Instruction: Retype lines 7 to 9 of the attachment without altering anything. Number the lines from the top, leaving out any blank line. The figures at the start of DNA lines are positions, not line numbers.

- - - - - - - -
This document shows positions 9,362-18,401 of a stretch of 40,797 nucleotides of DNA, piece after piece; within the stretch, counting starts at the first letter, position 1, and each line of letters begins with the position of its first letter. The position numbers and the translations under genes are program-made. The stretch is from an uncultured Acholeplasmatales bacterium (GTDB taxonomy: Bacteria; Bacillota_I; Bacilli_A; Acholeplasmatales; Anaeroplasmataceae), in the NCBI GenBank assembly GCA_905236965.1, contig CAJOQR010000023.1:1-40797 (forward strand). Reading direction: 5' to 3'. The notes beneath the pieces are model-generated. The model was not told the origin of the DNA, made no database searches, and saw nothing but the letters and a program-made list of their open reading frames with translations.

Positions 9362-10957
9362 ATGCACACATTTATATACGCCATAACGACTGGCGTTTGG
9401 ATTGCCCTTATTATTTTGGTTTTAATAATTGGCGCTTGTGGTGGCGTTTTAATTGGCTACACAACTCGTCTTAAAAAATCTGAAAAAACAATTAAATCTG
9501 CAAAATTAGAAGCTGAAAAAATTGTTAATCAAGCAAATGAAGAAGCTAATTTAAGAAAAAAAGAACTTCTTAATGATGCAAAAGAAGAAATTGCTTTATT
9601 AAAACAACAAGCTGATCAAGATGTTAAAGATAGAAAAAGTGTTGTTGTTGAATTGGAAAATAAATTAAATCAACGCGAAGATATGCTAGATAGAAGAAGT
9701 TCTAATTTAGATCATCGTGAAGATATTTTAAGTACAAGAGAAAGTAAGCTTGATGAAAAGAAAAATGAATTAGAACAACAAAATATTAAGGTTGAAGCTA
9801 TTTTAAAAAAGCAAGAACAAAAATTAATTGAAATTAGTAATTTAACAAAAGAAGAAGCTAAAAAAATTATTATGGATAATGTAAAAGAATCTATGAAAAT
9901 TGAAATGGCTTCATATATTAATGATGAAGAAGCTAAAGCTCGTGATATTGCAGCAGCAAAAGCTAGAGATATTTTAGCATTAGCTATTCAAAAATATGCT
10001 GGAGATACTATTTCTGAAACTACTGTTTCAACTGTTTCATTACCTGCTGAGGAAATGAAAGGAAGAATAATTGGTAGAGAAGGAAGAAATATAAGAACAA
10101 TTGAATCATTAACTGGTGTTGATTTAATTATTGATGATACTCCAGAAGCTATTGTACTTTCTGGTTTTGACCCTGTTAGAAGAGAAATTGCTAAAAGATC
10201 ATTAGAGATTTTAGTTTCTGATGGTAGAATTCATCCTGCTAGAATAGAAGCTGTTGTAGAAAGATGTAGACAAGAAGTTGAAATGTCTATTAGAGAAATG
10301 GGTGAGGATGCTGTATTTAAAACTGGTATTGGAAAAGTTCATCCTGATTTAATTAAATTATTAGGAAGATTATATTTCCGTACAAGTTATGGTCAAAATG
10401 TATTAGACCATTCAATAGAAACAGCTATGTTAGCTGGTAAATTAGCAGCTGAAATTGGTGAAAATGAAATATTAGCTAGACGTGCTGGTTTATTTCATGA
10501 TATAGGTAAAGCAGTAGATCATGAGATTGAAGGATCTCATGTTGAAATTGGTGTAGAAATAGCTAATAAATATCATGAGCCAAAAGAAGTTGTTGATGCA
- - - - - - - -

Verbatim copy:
9701 TCTAATTTAGATCATCGTGAAGATATTTTAAGTACAAGAGAAAGTAAGCTTGATGAAAAGAAAAATGAATTAGAACAACAAAATATTAAGGTTGAAGCTA
9801 TTTTAAAAAAGCAAGAACAAAAATTAATTGAAATTAGTAATTTAACAAAAGAAGAAGCTAAAAAAATTATTATGGATAATGTAAAAGAATCTATGAAAAT
9901 TGAAATGGCTTCATATATTAATGATGAAGAAGCTAAAGCTCGTGATATTGCAGCAGCAAAAGCTAGAGATATTTTAGCATTAGCTATTCAAAAATATGCT